Nevada Poker Revenue Way Up

Nevada’s poker market has experienced some big wins lately, as the state has raked in record revenue in June. Revenues have been climbing since the start of the year, and now they are the highest that they have been in almost a decade.

Record-Breaking Revenue

Throughout the month of June, poker rooms throughout Nevada accumulate $17.8 million in revenue, according to documents released by the Nevada Gaming Control Board. The only time that poker profits have exceed $17 million was in 2007, when they reached just over $17.6 million – so, if things keep going this well, poker in Nevada could see it’s highest-ever profits this year.

The World Series of Poker recently visited Nevada, which is the likely reason for this rise in poker earnings. Over 100 000 poker players came from around the world to play in the tournament, and many spent their spare time at cash game tables. Many players who bust out of the tournament early will end up playing cash games for the rest of the tournament at casinos both on the Las Vegas strip and throughout the rest of the state.

Other games across the state have also seen a jump in revenue, with table games earning an extra 15% over the course of the month for total earnings of $339 million. On the other hand, slots haven’t been performing particularly well, as they saw a 3.3% drop in profits.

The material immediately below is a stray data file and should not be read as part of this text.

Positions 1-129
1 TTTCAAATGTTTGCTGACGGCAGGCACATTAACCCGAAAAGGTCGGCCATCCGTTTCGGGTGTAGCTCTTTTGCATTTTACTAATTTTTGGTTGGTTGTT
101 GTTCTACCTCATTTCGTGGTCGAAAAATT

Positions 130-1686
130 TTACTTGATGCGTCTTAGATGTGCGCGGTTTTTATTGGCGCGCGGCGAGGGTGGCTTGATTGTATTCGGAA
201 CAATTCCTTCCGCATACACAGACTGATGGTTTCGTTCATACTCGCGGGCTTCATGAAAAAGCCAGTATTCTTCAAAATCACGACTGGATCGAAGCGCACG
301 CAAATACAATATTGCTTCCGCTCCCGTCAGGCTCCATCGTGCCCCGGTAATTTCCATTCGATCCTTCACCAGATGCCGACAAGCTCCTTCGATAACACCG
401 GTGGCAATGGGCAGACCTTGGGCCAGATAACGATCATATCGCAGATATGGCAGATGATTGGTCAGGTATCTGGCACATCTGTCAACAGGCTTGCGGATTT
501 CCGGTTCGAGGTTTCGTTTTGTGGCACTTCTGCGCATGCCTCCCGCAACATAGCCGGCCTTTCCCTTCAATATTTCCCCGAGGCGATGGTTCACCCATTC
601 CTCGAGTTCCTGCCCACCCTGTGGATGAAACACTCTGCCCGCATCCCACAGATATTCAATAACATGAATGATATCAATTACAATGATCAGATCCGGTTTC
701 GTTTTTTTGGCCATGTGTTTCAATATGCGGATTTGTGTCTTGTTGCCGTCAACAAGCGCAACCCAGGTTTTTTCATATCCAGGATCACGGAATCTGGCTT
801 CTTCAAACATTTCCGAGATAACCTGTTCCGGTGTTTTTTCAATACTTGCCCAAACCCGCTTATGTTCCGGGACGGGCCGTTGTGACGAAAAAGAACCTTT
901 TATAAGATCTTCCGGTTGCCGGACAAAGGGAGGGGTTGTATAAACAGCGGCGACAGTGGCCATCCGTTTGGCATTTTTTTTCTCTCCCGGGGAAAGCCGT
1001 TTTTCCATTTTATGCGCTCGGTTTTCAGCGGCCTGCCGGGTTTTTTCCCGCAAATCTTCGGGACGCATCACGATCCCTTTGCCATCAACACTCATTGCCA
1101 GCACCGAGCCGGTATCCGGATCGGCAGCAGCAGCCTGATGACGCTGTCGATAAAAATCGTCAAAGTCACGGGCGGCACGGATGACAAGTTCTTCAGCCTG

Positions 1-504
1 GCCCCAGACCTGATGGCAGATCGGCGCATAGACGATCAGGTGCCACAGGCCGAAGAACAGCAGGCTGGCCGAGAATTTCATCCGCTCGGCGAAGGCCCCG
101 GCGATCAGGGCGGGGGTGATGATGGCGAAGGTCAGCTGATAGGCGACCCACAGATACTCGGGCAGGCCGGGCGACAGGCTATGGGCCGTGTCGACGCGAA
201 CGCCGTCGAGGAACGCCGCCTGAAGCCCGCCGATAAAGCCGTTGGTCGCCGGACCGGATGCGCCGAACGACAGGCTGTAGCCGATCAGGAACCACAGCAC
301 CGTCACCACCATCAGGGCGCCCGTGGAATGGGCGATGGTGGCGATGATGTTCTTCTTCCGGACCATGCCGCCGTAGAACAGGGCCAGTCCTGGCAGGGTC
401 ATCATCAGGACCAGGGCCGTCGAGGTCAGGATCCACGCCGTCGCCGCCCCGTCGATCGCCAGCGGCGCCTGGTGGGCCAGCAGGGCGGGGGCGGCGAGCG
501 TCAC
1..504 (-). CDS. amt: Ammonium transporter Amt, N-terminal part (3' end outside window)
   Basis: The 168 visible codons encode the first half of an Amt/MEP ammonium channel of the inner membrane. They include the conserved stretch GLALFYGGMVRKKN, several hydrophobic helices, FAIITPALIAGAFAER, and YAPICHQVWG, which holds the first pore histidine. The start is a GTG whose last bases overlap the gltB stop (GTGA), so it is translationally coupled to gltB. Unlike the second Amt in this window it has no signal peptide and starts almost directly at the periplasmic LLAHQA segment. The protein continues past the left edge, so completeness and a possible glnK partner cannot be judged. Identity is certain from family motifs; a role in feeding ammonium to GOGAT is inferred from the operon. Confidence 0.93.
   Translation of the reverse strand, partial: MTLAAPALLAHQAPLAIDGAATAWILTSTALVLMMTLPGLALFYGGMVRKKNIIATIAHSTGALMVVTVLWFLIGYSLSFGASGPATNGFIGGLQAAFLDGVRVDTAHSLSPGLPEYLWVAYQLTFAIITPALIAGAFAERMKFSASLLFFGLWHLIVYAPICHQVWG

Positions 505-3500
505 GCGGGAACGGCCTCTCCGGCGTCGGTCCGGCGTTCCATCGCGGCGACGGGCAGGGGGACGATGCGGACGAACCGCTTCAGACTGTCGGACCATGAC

Good News for Nevada, Bad News for Las Vegas

Las Vegas casinos also enjoyed a good start to 2018, but things have gone downhill quickly. While Nevada’s overall poker revenue has increased, Las Vegas’ gaming profits aren’t doing so well. Both MGM and Caesars have reported soft numbers for the month of June, which has caused casino stocks to fall by over 20%.

Operators have stated that this kind of decline is to be expected during the summer months. Tourists seem to avoid Las Vegas during this time, as the weather can be too hot too handle, and cooler months are when The Strip thrives.

Casino operators in the city are fighting this decline in profits by cutting costs for visitors. For example, MGM has reduced its room rates in hopes of attracting more guests. Some guests have cited paid parking and increased game odds as reasons why revenue has been on the decline, so it will be interesting to see if operators respond by making changes to those aspects.

Regardless of what the numbers say now, Las Vegas is still on track for a great year. With all of the recent developments with sports betting legislation, the city is sure to bring in extra revenue from punters who want to place wagers on their favourite sports teams.